Theological Dictionary of the Old Testament, Volume 11

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G. Johannes Botterweck, Helmer Ringgren, Heinz-Josef Fabry
Wm. B. Eerdmans Publishing, 1977 - Religion - 615 pages
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This multivolume work is still proving to be as fundamental to Old Testament studies as its companion set, the Kittel-Friedrich Theological Dictionary of the New Testament, has been to New Testament studies.

Beginning with 'ābh ('āb), "father,” and continuing through the alphabet, the TDOT volumes present in-depth discussions of the key Hebrew and Aramaic words in the Old Testament. Leading scholars of various religious traditions (including Roman Catholic, Lutheran, Reformed, Anglican, Greek Orthodox, and Jewish) and from many parts of the world (Denmark, France, Germany, Great Britain, Greece, Israel, Italy, the Netherlands, Norway, Sweden, Switzerland, and the United States) have been carefully selected for each article by editors Botterweck, Ringgren, and Fabry and their consultants, George W. Anderson, Henri Cazelles, David Noel Freedman, Shemaryahu Talmon, and Gerhard Wallis.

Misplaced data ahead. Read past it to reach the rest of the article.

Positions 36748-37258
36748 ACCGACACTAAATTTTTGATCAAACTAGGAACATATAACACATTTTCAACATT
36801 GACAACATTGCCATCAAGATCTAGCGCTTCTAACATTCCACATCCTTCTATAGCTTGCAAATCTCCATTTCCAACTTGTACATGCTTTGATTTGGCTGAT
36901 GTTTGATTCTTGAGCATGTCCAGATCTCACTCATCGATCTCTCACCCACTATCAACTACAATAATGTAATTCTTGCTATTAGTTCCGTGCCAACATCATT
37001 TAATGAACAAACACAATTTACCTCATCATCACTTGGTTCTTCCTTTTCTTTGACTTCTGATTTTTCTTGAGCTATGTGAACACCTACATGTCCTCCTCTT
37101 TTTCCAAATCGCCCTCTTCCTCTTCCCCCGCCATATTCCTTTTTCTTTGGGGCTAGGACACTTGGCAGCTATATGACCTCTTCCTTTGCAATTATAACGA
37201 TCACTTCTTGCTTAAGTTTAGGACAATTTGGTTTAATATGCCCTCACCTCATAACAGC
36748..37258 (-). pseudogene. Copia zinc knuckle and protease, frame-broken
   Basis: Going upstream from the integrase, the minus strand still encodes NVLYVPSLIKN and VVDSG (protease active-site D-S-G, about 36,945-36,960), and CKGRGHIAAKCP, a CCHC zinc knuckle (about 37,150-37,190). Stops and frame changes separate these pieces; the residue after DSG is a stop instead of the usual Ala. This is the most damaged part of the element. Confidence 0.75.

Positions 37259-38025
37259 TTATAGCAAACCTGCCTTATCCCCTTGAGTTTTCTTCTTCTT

The intention of the writers is to concentrate on meaning, starting from the more general, everyday senses and building to an understanding of theologically significant concepts. To avoid artificially restricting the focus of the articles, TDOT considers under each keyword the larger groups of words that are related linguistically or semantically. The lexical work includes detailed surveys of a word’s occurrences, not only in biblical material but also in other ancient Near Eastern writings. Sumerian, Akkadian, Egyptian, Ethiopic, Ugaritic, and Northwest Semitic sources are surveyed, among others, as well as the Qumran texts and the Septuagint; and in cultures where no cognate word exists, the authors often consider cognate ideas.